Poppies, with their vibrant and delicate blooms, are a favorite among gardeners and flower enthusiasts.
From the classic red of the common Shirley poppy to the sophisticated Oriental varieties, poppy flowers bring a splash of color and life to any garden during the growing season.
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This post will delve into the various types of poppies and offer tips on how to grow them successfully.
Types of Poppies
Papaver Somniferum (Opium Poppy):
Opium poppies are known for their large, showy flowers in shades of white, pink, and purple. Some more popular ones are Lauren’s Grape and the Himalayan Bread Seed Poppy.
What is wonderful is you can grow these from seed and many times they will reseed themselves to return each year! The seed pods are great for cut flower bouquets adding a touch of drama.
In my area, these begin to open up in early summer.
Papaver Rhoeas (Common Poppy or Corn Poppy):
This variety is famous for its bright red flowers with a black center. It’s a symbol of remembrance and is often associated with World War I memorials. Some call this the Flanders Field poppy.
Shirley poppies also come in a variety of colors: See more here at Renee’s Garden Seeds.
In late spring to late summer, Shirley poppies readily reseed in the most inhospitable places in my garden and I get poppy seedlings coming up everywhere the following year. I love volunteers!
Papaver Orientale (Oriental Poppy):
Oriental poppies are known for their large, brightly colored flowers, usually in shades of red, orange, or pink. They have a lush, bushy foliage that dies back after flowering.
They are perennial poppies and will return year after year. Be aware that gophers love these and will decimate your plants if not protected.
It’s amazing how such a lush big plant can come from tiny seeds! Be sure to collect seed heads to start more.
Eschscholzia Californica (California Poppy):
As the state flower of California, this poppy is renowned for its vibrant orange color. It’s a short-lived perennial that thrives in dry, arid conditions. (most grow them as annual poppies)
Mine reseed themselves to the point of becoming weedy but that is okay with me, I merely edit out what I don’t want and let the rest shine bright in the garden.
They can fill the garden with color when not much else is blooming yet.
But, they also come in a glorious array of colors that may surprise you!
Meconopsis (Himalayan Blue Poppy):
Famous for its striking blue flowers, the Himalayan Blue Poppy is a stunning addition to any garden. This color of blue is hard to find in the flower world.
However, it’s a bit more challenging to grow compared to other varieties. Though I think it is worth a shot.
Papaver Nudicaule (Iceland Poppy):
These poppies are known for their delicate, pastel-colored flowers. They prefer cooler climates and can be grown as biennials in colder regions.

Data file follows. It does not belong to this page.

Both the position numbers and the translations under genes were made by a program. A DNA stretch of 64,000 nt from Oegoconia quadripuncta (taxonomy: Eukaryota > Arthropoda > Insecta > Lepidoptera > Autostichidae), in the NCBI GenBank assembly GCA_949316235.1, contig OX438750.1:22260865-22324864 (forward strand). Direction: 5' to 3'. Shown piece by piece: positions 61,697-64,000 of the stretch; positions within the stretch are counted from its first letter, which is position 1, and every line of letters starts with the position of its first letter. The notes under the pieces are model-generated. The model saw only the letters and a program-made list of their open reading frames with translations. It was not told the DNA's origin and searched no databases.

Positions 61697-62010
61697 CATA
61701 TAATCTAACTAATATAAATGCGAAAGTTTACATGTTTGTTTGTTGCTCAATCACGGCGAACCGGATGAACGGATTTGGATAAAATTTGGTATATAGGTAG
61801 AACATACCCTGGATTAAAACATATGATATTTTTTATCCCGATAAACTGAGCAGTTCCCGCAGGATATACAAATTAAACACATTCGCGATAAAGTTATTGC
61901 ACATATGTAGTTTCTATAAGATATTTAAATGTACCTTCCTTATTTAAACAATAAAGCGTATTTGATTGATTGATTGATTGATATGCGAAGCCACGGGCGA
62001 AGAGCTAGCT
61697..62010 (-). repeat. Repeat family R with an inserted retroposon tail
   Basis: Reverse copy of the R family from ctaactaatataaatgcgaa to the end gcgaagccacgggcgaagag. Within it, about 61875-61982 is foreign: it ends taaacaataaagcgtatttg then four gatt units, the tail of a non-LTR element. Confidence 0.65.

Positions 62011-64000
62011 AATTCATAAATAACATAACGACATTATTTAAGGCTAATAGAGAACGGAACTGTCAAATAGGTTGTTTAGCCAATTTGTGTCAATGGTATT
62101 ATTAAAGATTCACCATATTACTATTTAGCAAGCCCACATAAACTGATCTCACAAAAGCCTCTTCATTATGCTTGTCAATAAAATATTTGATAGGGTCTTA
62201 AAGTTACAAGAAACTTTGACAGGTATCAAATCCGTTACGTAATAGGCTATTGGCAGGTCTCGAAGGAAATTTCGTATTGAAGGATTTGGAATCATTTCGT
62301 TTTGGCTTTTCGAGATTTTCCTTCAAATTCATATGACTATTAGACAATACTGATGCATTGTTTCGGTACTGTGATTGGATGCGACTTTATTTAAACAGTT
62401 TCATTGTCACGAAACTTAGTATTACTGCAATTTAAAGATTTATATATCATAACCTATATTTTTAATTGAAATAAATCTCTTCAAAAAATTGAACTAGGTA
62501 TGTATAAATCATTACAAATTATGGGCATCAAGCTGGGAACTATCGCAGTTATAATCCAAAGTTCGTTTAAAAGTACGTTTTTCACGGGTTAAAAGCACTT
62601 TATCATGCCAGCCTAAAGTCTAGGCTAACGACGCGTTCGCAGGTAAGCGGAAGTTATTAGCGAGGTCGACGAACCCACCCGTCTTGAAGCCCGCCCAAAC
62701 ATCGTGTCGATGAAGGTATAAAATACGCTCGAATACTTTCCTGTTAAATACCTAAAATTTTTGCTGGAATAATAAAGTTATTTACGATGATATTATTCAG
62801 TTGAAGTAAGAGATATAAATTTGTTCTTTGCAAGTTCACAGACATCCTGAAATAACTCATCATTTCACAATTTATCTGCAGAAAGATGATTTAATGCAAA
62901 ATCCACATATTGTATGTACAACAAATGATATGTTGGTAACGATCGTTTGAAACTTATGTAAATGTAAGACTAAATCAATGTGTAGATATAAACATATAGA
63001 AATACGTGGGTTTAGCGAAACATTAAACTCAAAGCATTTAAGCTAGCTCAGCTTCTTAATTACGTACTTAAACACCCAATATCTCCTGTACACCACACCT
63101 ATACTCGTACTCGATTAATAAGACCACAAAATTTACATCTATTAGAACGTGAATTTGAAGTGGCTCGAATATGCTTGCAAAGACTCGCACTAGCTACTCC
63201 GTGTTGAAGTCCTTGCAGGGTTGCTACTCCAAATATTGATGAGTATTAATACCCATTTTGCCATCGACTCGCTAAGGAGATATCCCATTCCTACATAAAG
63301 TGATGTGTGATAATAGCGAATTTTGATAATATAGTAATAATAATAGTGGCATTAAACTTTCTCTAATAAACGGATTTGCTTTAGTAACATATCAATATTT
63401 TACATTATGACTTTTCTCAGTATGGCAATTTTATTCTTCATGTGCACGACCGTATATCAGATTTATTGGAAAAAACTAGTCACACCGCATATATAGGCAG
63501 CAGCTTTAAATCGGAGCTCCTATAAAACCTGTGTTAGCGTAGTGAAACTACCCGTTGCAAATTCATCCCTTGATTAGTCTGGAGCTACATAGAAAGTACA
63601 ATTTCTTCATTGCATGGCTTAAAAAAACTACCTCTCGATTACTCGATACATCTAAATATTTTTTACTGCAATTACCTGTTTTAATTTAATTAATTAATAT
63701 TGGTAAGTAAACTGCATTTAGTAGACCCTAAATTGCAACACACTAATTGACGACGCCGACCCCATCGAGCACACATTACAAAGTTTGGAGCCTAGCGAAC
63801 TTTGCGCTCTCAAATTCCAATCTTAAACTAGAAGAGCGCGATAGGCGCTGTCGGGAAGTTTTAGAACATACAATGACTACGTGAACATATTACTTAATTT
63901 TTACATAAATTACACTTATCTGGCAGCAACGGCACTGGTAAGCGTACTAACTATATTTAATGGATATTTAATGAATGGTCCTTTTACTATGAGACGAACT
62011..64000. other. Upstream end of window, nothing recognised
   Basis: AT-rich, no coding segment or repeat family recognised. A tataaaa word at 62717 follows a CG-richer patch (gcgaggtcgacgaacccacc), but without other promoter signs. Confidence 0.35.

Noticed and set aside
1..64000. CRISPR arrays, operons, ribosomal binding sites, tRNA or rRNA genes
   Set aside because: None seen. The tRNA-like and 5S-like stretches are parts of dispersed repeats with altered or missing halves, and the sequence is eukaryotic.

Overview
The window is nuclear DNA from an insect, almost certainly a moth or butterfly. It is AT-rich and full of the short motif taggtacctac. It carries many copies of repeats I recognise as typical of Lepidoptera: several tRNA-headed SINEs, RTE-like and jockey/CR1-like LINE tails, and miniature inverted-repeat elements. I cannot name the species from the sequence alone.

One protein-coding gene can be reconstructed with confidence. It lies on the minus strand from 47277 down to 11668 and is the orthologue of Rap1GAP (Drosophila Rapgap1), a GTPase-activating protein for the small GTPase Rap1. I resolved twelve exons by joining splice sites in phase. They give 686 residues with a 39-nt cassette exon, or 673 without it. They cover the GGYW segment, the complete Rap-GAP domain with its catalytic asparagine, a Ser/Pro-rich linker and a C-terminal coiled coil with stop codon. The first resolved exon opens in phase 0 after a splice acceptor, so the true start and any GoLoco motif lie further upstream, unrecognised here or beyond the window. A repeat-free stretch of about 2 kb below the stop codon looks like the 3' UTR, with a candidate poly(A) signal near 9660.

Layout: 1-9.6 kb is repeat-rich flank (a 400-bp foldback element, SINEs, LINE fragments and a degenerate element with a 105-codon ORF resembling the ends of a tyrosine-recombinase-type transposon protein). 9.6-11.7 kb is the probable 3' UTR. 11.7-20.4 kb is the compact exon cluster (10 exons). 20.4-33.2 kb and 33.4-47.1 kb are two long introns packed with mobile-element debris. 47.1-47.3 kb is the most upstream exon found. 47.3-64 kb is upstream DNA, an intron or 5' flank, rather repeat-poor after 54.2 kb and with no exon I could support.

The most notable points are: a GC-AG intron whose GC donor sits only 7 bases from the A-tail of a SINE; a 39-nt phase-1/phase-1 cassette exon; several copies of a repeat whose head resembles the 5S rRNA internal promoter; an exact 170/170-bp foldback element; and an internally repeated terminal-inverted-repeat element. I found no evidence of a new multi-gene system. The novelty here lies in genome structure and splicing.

I bought starts in early Spring and had them do wonderful and they were blooming when nothing else was. But a warning, the deer love them and ate mine to a nub.
Soil and Location: Poppies thrive in well-drained soil and most prefer full sun. They are not very demanding but avoid waterlogged conditions. Good drainage is key.
Mine that reseeded themselves came up and thrived in the dry gritty area next to the road.
Sowing Seeds: Most poppies are best sown directly into the ground where they are to flower. They do not like being transplanted.
Sow seeds in your garden bed in early spring or fall. Despite not liking root disturbance I have moved them successfully.
Mine readily reseed in the fall and the next year I have masses growing.
You can also toss the seeds on top of the snow or soil in January. The precipitation will drive the seeds into the soil which will germinate in Spring.
Watering: Water them regularly, but be careful not to overwater. Poppies are relatively drought-tolerant once established.
Feeding: If you have been feeding your soil you will most likely not need to fertilize your poppies.
Poor soil is best amended with compost, mulches, and well-decomposed manure.
If you must use a fertilizer I would use one that is readily available to your plants such as this pre-digested organic feed: Agrothrive.
Or this one made from recycled food waste: Eco Organic Plant Nutrition
Regenerate Your Soil
If you’re new to gardening, you might think that the key to a thriving garden is to fertilize, fertilize, fertilize. Just stop, Regenerate the Soil instead!
Pruning and Deadheading: Remove faded flowers to encourage more blooms. After flowering, cut back the plants to keep them tidy.
Some poppies will rebloom more than others.
Pest Control: Poppies are relatively disease-free and I have not seen any fungal diseases bother mine, but keep an eye out for common garden pests.
Growing poppies is a rewarding experience for any gardener. With their wide range of colors and forms, poppies can add beauty and charm to your garden.
Whether you choose the bold Oriental poppy or the delicate Iceland poppy, these flowers will be a stunning addition to your outdoor space.
Keep in mind that each variety has its own specific needs, so research and care are key to successful poppy cultivation.
Enjoy the vibrant beauty of poppies in your garden!